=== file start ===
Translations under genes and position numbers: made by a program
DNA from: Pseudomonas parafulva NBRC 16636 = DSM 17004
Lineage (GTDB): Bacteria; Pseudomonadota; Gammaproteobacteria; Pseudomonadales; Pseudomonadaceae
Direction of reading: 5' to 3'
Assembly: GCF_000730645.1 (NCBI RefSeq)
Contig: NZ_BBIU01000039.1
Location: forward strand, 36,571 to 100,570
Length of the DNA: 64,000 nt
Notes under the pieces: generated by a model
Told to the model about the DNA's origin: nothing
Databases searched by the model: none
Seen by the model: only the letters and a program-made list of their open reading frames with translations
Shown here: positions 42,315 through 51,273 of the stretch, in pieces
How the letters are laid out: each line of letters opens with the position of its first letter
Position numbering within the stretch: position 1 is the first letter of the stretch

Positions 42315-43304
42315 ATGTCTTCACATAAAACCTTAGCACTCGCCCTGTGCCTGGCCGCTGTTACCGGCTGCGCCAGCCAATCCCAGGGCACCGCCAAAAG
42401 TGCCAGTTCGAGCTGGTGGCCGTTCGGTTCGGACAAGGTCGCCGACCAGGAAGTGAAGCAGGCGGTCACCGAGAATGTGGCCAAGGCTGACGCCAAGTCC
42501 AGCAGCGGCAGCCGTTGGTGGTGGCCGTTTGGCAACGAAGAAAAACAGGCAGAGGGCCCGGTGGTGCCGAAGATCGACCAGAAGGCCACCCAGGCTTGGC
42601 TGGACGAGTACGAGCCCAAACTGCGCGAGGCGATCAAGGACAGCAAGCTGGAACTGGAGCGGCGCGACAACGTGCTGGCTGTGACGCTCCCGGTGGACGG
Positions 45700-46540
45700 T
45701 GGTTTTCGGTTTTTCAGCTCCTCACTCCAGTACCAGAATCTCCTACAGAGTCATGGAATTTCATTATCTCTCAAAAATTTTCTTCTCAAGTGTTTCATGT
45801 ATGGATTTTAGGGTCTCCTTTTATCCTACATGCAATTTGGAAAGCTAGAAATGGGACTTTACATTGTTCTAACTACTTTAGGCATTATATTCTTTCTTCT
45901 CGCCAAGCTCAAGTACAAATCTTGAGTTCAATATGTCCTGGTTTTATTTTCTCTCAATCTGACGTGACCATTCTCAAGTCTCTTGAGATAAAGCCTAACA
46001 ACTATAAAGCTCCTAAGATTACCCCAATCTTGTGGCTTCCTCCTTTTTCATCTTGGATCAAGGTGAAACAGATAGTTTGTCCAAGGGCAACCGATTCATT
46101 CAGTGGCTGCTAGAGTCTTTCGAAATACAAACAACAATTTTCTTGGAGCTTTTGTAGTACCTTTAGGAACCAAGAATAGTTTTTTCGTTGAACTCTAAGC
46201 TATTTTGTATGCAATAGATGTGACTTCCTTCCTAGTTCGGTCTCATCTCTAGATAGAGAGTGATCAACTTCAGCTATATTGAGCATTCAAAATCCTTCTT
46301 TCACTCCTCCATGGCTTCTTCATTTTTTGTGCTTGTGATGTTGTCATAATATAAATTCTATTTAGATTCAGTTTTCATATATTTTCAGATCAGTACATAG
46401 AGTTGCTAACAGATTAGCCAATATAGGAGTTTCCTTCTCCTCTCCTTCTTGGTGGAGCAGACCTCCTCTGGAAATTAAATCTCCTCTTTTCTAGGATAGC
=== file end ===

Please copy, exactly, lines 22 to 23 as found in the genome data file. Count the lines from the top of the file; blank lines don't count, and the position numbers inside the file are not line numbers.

45700 T
45701 GGTTTTCGGTTTTTCAGCTCCTCACTCCAGTACCAGAATCTCCTACAGAGTCATGGAATTTCATTATCTCTCAAAAATTTTCTTCTCAAGTGTTTCATGT